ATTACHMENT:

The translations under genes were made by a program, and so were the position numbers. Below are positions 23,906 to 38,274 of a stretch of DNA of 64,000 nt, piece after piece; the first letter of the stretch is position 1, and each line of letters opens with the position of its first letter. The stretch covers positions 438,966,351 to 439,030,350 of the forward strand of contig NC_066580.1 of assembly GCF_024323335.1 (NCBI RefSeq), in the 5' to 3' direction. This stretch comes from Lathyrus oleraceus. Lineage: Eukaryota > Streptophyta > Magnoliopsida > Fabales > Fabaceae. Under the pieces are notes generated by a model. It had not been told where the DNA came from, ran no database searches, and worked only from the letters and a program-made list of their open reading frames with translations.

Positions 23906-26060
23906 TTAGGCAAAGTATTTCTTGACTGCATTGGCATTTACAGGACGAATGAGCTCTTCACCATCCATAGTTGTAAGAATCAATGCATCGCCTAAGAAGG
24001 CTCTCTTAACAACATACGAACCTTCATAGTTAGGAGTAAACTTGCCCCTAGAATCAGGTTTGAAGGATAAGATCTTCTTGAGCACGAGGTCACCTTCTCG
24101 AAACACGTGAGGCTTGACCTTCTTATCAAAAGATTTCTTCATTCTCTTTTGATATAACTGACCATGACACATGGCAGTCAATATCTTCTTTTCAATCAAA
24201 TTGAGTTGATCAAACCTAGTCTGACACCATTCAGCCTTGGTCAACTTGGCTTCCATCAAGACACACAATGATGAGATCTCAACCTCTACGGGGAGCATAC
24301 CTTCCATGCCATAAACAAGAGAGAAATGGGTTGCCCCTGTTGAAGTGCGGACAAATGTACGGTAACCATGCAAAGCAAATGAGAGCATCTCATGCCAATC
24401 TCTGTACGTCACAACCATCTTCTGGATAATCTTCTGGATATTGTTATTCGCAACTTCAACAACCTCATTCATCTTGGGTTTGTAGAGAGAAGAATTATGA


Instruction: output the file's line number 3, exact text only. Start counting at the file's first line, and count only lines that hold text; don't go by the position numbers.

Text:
23906 TTAGGCAAAGTATTTCTTGACTGCATTGGCATTTACAGGACGAATGAGCTCTTCACCATCCATAGTTGTAAGAATCAATGCATCGCCTAAGAAGG